Boris Johnson’s weakness
The very peculiar external appearance of the current British Prime Minister says it all. It is a kind of implicit message to others. Lanky, different, irreverent and even provocatively disheveled, he has an unusual public walk, almost contemptuous.
As if shapes, which have traditionally been conspicuous features of the British themselves, simply didn’t interest him at all.
But Boris Johnson had just made a series of major mistakes, putting himself grotesquely above the rest. The press has already made them undisguisable. As, it should be remembered, it also happened in parallel between us. Not long ago: when politically repulsive “VIP vaccinations” were generated.
Those gross mistakes of the British Prime Minister consisted in the fact that, when the precise regulations that were sanctioned due to the Covid-19 pandemic obliged everyone equally to maintain prudent social distancing, he unscrupulously attended parties held at his own official residence, in Downing Street, when they were clearly prohibited.
As if the prime minister suddenly belonged “to another universe.” Different and only available to the actors of the privileged British “political class”, to which he obviously belongs.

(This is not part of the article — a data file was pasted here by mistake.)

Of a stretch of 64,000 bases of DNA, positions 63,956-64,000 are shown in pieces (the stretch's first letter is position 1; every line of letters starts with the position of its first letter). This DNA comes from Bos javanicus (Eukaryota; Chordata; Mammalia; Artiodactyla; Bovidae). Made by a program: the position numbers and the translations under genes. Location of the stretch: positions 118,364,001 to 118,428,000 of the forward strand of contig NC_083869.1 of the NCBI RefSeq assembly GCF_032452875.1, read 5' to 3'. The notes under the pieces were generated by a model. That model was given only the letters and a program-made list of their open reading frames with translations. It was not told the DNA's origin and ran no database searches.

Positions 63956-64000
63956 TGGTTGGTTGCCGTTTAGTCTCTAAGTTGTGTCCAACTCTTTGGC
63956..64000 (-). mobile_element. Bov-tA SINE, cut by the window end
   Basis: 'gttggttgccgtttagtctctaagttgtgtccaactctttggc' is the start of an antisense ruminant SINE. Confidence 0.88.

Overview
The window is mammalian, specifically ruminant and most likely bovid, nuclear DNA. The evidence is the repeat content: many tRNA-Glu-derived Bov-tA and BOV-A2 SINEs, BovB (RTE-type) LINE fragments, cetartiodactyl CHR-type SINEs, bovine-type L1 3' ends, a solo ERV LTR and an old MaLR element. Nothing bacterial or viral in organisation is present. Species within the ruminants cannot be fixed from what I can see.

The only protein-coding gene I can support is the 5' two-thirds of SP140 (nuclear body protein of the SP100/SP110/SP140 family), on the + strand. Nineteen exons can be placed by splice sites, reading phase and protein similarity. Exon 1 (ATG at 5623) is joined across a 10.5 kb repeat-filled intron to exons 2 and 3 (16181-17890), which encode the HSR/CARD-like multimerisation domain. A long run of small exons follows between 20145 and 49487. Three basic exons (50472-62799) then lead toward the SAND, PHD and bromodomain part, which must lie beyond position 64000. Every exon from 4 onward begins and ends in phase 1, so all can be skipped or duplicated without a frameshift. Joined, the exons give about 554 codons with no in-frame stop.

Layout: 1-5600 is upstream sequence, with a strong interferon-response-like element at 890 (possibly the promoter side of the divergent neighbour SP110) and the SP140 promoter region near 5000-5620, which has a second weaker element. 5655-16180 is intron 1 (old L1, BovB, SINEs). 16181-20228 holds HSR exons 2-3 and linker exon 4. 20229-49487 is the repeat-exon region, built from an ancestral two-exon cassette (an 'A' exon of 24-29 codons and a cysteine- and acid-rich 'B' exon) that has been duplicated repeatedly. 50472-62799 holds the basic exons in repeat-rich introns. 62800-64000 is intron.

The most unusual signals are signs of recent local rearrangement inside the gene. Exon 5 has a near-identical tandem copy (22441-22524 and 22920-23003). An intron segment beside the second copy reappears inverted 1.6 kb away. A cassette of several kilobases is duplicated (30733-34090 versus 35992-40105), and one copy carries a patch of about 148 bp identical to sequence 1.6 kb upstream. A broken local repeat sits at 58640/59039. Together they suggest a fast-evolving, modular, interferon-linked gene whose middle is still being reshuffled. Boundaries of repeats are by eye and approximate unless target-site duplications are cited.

Johnson has already apologized for what happened. Publicly. As appropriate. But that seems not to have been enough. Not at all. Among his own peers, calls for resignation constantly resonate.
Boris Johnson’s image and credibility losses have been enormous. Many, even among the conservatives themselves, therefore believe that Johnson is already on a path “of no return.”
And it is quite possible that this is indeed the case. There are those who, given what is happening, discuss whether, in the face of the convulsion, the best thing is an immediate departure of the prime minister. Surgical then. Or face what may eventually turn into a kind of dangerous prolonged agony that ends up damaging the very credibility of the conservatives, as a whole.
British opinion polls today suggest that only 23% of those interviewed approve of the management of a now visibly rusty Boris Johnson, who by his actions and attitudes even appears too close to indecency.
Labor is not an option today. Not at all. Which certainly indirectly helps Boris Johnson to try to “buy time” so that, suddenly, other issues or crises hide the deep political agony in which he seems to be submerged.
However, his very peculiar political image may already be irredeemable, given the clear enormity of his political and moral sins. And this is certainly the central concern that feeds, with good reason, the repeated calls for resignation.
Former Ambassador of the Argentine Republic to the United Nations